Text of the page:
The first figure shows an offset overhand knot. To tie it, you simply bring the two cords together and make an overhand knot in them. It's more secure than it looks, and several climbers have been killed because this subjective impression led them to use an offset figure-eight knot instead.[Moyer 2011]

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The offset figure-eight has the mode of failure shown in the second figure. This behavior is known as inversion, capsizing, or flipping. When it happens, the tails of the knot are shortened, and if it happens repeatedly the tails can be used up completely, so that the knot comes undone.

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There is an elegant theory of friction hitches[Bayman 1977], but the offset figure-eight's mode of failure seems to have less to do with forces that overcome friction than with its topology. It has two lobes, and when it inverts itself, one lobe swallows the other.

Question: Is there any nice topological way of characterizing what is happening when a knot inverts itself, or any nice way of describing why one knot would be more prone to inversion than another?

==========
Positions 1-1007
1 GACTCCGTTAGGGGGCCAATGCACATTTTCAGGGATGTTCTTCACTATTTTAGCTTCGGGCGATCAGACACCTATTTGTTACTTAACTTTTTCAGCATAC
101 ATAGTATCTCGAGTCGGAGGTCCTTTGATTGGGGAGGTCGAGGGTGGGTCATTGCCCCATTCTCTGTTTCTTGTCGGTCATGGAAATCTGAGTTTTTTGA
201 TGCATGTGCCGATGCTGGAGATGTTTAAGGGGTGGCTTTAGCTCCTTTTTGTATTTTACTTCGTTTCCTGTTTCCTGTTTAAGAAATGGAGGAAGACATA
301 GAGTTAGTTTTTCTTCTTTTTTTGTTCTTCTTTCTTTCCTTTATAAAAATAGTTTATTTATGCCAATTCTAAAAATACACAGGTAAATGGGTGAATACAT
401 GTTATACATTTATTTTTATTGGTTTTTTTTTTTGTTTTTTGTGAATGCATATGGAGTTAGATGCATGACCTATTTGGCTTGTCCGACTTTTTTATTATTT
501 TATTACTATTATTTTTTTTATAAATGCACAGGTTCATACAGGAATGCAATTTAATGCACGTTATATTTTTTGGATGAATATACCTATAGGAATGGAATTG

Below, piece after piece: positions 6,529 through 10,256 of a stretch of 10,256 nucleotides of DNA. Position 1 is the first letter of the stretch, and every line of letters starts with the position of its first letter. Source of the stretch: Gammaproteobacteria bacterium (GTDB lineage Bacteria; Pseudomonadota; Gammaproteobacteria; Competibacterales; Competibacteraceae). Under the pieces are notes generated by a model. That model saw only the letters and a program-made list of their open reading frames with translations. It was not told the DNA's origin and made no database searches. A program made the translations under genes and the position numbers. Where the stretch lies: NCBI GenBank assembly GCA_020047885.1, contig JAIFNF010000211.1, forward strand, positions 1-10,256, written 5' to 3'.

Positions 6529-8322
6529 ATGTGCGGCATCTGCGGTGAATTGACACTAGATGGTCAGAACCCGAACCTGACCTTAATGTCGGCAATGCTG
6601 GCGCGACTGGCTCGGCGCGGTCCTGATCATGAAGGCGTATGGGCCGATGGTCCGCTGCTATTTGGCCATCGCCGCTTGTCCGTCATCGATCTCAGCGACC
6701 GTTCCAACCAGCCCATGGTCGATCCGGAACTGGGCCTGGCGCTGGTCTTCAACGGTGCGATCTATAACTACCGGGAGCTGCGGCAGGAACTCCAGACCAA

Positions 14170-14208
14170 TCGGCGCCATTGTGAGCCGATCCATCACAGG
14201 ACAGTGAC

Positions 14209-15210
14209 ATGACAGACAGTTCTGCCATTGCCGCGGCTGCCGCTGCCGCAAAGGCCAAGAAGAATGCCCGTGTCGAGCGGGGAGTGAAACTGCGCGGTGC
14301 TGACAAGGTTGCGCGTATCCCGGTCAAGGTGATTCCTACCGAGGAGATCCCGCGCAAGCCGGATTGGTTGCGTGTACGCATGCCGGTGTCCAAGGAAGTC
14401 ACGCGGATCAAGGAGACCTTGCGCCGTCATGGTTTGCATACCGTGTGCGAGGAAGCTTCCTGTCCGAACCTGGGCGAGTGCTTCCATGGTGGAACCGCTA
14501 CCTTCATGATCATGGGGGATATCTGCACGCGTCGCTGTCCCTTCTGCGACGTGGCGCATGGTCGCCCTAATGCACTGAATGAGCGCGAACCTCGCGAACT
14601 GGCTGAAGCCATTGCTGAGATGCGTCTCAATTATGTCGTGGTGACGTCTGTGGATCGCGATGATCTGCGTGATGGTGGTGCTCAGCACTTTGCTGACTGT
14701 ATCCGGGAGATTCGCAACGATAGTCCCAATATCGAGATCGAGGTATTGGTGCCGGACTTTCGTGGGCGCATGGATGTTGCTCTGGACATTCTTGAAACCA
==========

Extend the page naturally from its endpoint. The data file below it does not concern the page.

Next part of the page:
related: Knot security (When to trust your life with a knot)

Bayman, "Theory of hitches," Am J Phys, 45 (1977) 185; I've presented some of the theory here: http://www.lightandmatter.com/article/knots.html

T. Moyer, 'Pull Tests of the "Euro Death-Knot,"' 2011, http://user.xmission.com/~tmoyer/testing/EDK.html

  • $\begingroup$ Interesting question. Your question is more likely to get an interesting answer (especially here on MO) if you can find a sharper definition of "capsizing". (Inversion in knot theory already has a standard meaning.) My immediate thought is that capsizing looks a bit like the Reidemeister move $R_\infty$ - "pushing past infinity". $\endgroup$ – Sam Nead Sep 6 '14 at 10:26
  • $\begingroup$ Here is a very coarse physical characterization: knots can arise via entropic forces, and are hard to untangle by the second law. $\endgroup$ – Steve Huntsman Sep 6 '14 at 16:04

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